Internal staff training is not for everyone, because to do it efficiently and effectively takes skill, hard work, inspiration and wisdom... but it's also not a black art! SQMC Training Designer and Facilitator, Karen MacKenzie, has won awards in this area, and today she shares some of her 'secret formula' for success, in 5 bite-size chunks:
When developing your course, clearly specify what you have to cover. To some, it may seem counter-intuitive, but I recommend that you begin at the end: what outcome are you looking for? What do you expect your trainees to know, understand and be able to do at the end of your training intervention? Write this down.
Next, break down your outcomes: what are they? Do they involve cognitive processes? Before we go any further, let's define these two key words: cognition and learning.
the process of acquiring and understanding knowledge through our thoughts, experiences, and senses.
(involves) acquiring knowledge through experience, study, or being taught.
These two concepts are similar, and both are inexorably linked. Learning requires cognition while cognition involves learning. Whenever you see or hear something new, you go through a series of cognitive processes, which are the processes that result in learning.
So what is the best way in which to train people in new knowledge and skills? Well, here 3 questions you must consider immediately:
- Who is the audience and what do they know already?
- How do they like to learn?
- What methods lend themselves to the knowledge, understanding and skills I need to impart?
Create the best mix of these, balanced with available resources, to achieve the desired outcome. This may seem a small statement but it involves a lot of work. Consider how you will find out about the participants for the training event? What if they are all have different levels of experience – how can you reconcile this? Start with commonalities – they all have in common that they need to learn what is in your training event. How can you use the more knowledgeable members to bring on the less knowledgeable ones? How can you show that you value the learning some already have? How can you find out how they like to learn? Well, simply asking them outright is usually a good start. Then there are all the learning styles questionnaires that are out there (do a quick 'Bing' search).
Let's say you need to train staff how to put out a fire. You'd could reserve a fire fighting training rig in a designated area, and book competent fire fighters to be there. Or you can simulate certain parts of the training inside the classroom environment, such as how to hold a fire extinguisher; awareness of important information, etc.
For information people need to know and fix in their heads then facilitation (taking them to that point by letting them discover through scenarios, case studies, discussions, etc.) works well.
3. Develop the ongoing assessment, validation and evaluation strategy
Once you know what the desired outcome is you can plan ways to know if you are achieving it on an ongoing basis, and how you will know you have achieved it at the end of the training.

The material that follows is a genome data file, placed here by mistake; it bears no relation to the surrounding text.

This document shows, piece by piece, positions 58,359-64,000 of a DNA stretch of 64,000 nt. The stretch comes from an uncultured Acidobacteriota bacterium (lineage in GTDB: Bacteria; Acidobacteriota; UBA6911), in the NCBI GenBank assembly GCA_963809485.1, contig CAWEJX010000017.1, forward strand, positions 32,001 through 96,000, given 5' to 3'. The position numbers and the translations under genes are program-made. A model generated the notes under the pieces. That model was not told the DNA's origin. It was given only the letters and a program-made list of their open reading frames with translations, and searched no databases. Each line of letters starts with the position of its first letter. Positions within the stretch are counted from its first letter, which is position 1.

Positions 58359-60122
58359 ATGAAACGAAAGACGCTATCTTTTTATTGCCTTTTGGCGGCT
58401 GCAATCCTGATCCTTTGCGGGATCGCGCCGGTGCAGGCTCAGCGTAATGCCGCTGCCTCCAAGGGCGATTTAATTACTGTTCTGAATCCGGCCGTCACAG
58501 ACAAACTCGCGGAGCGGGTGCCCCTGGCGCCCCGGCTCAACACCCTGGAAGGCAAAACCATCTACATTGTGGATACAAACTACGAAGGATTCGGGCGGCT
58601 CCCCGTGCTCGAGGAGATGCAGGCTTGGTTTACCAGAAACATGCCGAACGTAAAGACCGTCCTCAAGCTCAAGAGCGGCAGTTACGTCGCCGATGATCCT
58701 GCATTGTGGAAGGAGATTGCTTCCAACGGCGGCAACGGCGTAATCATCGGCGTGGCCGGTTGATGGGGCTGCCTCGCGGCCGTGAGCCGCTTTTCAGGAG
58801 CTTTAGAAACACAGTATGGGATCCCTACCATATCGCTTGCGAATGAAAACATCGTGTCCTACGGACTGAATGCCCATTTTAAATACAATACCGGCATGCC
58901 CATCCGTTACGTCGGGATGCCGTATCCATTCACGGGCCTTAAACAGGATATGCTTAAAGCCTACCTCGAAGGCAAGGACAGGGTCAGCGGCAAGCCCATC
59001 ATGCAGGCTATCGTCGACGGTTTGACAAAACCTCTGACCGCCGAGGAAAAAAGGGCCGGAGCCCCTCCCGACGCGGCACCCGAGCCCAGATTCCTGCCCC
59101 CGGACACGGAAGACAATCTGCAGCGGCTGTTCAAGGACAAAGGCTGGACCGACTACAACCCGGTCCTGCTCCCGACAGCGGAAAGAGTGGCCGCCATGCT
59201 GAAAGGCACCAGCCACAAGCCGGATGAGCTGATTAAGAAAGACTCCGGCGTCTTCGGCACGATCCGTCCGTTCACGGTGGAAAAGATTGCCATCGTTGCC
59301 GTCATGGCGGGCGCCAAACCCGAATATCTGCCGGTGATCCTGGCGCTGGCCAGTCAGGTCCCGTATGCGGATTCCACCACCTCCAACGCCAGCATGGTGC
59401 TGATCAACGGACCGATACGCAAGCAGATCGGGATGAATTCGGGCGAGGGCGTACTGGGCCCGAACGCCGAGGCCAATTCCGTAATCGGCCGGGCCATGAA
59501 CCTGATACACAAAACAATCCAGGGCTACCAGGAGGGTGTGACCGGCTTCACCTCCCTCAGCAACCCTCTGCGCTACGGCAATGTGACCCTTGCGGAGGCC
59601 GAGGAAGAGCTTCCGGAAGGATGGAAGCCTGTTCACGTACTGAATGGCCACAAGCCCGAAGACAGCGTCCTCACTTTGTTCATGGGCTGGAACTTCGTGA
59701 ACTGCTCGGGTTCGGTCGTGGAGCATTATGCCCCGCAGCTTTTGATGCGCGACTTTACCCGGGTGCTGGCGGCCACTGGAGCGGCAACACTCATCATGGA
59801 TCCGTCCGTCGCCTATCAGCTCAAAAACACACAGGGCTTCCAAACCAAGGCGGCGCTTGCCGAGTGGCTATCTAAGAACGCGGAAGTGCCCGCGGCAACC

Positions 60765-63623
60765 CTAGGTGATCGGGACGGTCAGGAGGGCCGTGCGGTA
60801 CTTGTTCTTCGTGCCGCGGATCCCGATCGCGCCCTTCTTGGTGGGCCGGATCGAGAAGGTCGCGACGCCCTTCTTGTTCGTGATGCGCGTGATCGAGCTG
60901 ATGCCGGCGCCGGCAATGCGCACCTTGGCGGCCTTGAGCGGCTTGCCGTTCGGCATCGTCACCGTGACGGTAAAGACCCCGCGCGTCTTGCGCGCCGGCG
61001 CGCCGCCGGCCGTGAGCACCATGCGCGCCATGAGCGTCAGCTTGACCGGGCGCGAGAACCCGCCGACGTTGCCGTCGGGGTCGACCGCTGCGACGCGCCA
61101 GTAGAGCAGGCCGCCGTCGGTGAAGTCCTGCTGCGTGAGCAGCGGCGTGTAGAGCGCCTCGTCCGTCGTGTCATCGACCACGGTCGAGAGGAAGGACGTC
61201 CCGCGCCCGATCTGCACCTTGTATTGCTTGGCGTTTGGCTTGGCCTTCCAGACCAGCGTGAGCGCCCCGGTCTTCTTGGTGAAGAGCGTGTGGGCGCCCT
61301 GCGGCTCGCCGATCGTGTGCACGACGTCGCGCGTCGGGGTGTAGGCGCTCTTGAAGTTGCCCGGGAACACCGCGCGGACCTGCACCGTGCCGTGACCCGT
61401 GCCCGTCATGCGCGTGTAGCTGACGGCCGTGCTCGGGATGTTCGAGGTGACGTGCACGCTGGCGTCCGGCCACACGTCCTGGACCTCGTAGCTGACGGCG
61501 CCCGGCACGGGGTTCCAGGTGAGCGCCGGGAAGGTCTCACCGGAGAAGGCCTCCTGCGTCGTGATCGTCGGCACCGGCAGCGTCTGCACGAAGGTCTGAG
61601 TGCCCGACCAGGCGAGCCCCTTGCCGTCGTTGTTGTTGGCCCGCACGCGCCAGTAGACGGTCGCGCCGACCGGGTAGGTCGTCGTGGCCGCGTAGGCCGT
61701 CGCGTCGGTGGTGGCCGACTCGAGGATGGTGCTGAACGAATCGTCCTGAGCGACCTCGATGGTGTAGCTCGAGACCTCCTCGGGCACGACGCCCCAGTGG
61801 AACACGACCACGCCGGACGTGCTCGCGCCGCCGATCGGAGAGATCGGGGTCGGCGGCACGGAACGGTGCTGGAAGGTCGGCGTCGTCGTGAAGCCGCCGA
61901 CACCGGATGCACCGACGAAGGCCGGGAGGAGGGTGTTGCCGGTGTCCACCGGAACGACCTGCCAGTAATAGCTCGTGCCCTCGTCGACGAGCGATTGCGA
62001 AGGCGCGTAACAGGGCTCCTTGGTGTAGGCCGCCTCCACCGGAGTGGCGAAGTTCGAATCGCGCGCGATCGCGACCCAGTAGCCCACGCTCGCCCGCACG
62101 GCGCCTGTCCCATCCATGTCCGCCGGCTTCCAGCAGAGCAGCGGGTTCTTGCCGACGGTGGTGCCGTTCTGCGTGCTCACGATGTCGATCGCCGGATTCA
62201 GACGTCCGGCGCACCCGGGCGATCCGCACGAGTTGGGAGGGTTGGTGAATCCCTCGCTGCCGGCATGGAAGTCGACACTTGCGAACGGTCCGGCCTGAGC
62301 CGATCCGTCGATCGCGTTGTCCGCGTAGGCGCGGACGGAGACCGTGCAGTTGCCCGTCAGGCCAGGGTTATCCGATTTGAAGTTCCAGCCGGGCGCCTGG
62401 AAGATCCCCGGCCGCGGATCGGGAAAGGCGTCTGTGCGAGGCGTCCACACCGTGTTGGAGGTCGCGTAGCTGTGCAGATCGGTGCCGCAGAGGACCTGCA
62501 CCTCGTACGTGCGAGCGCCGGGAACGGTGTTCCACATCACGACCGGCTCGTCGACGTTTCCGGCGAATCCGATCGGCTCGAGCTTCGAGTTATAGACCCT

Let’s define our next two keywords: validation and evaluation.
the analysis of data gathered throughout the design and manufacturing of a product or service in order to confirm that the process can reliably output products or services of a determined standard. (In the case of training we mean design and delivery – so ongoing all the way through installing and reading the checks and balances to determine if it’s on track.)
(literally means) to measure the worth of something. (For training, it’s that end measurement: did the training deliver the originally identified requirement?)
This brings us back to the need to properly identify the requirement, and to ensure that the learning has been transferred to the workplace and job role as expected. The collection of this data and observations throughout the audit, allow the recalibration and readjustment of the training programme meaning it’s dynamic and tailored and always being deployed to add value.
- Always be welcoming and cover the important induction points to make your participants feel safe and comfortable.
- Establish this very important rule: no mobiles till break times.
- Go over the aims and objectives of the course.
- Identify any special needs of any kind that you may not be aware of. (e.g. someone may be diabetic, or if someone needs to keep their phone on silent but beside them as they have a seriously ill parent, etc.) Be considerate.
- Use a training session plan. It'll help you to keep to time and cover the requirements, whilst allowing for questions and discussions (these should be programmed in).
- Remember to keep assessing how it’s going, what’s working and what’s not, what may need to be changed, where you need to recalibrate and add more information (or lose some information). Keep the delivery dynamic to match the participants’ needs.
- Manage the group dynamics to make the delivery work to the best advantage of all. Keep notes for improving the training.
Collect, collate and analyse all the data about the training, and make it better next time!
If you require in-house training on the subjects of ISO 9001 Quality Management Systems, or related disciplines of Environmental (ISO 14001) or Health and Safety (OHSAS 18001, ISO 45001), but would rather have an expert like Karen design/tailor and deliver it on your behalf, please complete our enquiry form, below. We here at the Scottish Quality Management Centre travel far and wide across Scotland, the UK and Europe, delivering dynamic, certified training courses for organisations just like yours.